If there need to be funded by company, it should be D.O. who managed and make some rules about it. Otherwise, there'll always be flame war, like those Linux core, when company do share differently.

And for $80-$100/hour, I means there should be more diverse range like $10-$250/hour. Any thing in this world work this way, it's the indicator of healthy free market. But it's stupdly hrd to find good service below $70-$80, you may say that people pay for knowledge. But in business, the more leverage the better.

Do you think those Apple products suck because it made in china with low wage worker? No way, Apple make money more than many country GDP in this world last year. And the real business is going to be subscriptions, not the product itself.

If done right, the development should be as cheap as possible to get most customer. And the recurring payment is where money is.

Edit: did not mean to say "CCK in core" above. It already is. I meant to say "Context".

There's Butler project:
http://drupal.org/project/butler

Where have you been?

Not the same as the Context module.

Sorry, context module will not become core.
Take a look at the code, they're mostly just boolean.

Also, not to discredit maintainers. I know its hard to release modules when the API keeps changing, and the new stuff isn't that documented to help you get converted to D7.

I am primarily a Drupal themer but because I am a one person shop, I often build and customize sites for clients. I love Drupal and have had immense success using Drupal 6 and many happy clients who refer me to others and come back for more. I have been able to really dig down, do custom node templates, views templates as well as some custom functionality with Drupal 6.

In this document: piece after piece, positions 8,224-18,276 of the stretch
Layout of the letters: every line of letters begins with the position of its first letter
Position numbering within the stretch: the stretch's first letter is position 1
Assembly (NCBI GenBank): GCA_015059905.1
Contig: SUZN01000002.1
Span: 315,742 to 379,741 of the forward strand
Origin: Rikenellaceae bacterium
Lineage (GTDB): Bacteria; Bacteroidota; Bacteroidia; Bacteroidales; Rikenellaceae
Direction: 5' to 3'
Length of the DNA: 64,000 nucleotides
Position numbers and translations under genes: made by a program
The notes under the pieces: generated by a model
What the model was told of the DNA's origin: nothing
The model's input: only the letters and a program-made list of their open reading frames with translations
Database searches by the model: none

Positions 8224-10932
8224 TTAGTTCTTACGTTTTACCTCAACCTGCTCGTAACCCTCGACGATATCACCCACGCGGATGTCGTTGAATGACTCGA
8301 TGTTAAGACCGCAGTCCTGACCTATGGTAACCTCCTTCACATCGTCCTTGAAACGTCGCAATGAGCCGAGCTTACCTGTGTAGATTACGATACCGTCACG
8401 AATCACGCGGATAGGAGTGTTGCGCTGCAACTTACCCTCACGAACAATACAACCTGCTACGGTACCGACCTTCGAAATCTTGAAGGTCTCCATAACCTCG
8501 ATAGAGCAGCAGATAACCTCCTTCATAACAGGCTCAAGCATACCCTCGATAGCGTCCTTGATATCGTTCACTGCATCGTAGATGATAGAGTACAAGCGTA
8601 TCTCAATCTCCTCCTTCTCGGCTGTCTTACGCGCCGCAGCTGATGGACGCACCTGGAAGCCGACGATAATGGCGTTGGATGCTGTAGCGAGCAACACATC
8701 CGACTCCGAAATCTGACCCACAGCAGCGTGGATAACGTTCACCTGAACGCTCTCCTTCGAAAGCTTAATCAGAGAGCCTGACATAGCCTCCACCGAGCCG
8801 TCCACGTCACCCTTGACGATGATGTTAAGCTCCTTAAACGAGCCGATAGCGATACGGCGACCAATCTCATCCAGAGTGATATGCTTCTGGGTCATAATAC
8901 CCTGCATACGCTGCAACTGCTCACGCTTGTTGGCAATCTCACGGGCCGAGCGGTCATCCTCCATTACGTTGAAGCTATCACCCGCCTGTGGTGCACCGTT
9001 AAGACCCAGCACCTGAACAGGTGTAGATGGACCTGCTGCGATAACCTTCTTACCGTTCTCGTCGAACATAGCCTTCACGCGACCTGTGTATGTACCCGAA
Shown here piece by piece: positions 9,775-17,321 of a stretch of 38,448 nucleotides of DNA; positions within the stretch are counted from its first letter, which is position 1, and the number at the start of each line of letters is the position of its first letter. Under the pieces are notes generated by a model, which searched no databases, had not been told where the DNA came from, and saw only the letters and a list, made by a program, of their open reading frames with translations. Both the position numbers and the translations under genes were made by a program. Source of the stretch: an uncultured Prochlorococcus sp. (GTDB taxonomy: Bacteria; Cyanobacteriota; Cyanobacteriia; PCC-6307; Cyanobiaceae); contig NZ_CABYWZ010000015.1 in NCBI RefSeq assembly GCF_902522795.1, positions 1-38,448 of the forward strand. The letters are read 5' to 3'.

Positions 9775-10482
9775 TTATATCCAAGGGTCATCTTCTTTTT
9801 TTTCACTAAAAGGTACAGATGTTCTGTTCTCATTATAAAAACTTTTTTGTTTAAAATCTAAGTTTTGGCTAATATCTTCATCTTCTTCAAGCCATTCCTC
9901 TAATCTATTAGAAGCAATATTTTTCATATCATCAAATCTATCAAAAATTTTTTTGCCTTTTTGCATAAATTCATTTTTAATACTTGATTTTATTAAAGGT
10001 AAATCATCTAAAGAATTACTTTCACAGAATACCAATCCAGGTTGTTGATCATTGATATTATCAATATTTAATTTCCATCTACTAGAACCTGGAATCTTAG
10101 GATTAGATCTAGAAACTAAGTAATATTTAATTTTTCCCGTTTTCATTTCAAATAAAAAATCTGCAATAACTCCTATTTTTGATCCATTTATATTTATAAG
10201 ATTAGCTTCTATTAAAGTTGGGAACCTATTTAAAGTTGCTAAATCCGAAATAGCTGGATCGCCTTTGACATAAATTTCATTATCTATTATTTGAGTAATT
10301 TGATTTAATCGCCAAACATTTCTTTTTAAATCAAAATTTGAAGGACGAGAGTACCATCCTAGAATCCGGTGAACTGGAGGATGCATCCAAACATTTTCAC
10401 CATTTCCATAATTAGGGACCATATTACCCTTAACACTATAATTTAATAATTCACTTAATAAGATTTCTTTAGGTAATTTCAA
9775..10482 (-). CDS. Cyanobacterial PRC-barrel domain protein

Admittedly, I have been hesitant to jump on the Drupal 7 bandwagon for exactly the reasons outlined in Ben's post here. Sure I often team up with other developers on projects, I really like working collaboratively.

I have a new upcoming project that fits the specs of using Drupal so I need to decide if I will use 6 or 7. In a way Drupal 6 is a no brainer because I know out of the box I can do the project. But for me Drupal 7 is still somewhat of an unknown.

Certainly I have played around with it in my free time so I need to decide if I am going to get serious about it. Things like the Media Module for Drupal 7 are a good example, embedded media in Drupal 6 works like a charm so I hope that when the time comes, modules are a bit more in order for Drupal 7.

Great post, thanks!

I was all set to dive into learning PHP and Drupal with 7.

Now I am hiding under my sheets.

If I could gave a advice to two year younger myself I would say:" Do not connect with Drupal. Do choose php+zend".

If things like this - http://drupal.org/node/942782 are not fixed how ppl want to work with D7 ?...

" I'm using latest i18n with DA and having BIG problem with drupal MENU. This is actually a CRITICAL issue cause without some core hacking/custom module installing u can't get to the site content... I hope it will get FIXED soon cause now you have to use 7.4 witch #101 patch to get your site working."

" How is this _not_ critical? How can it be ok that in 7.7 you _cannot_ have a multisite setup with more than one level of navigation (since you'd have to create custom menus for each site)."

and there are many issues like this one...

Drupal is a great tool and u can do everything thanks to it, of course this is occupied by more complexity - it's natural in this case, but don't get the complexity of things get to hight cause it will be the drupal COMMON open source CMS end.

The Menu system has been a complete pain in the ass since Drupal 5.

About drupal issues - check this one http://drupal.org/node/691078

they are many modules related to this one... they won't move on until it's fixed. I hope some day drupal developing community understand that the adding new, new, new things, won't make drupal better. But upgrading old ones and help develop crucial modules (like token) makes ppl happy. New things should be added after many hours of thinking how they impact some things and only if they are well tested and documented. Drupal is a great cms a hope it will better and better. But after half year of D7 live even now it's "not completed" and I don't move from D6 to using it.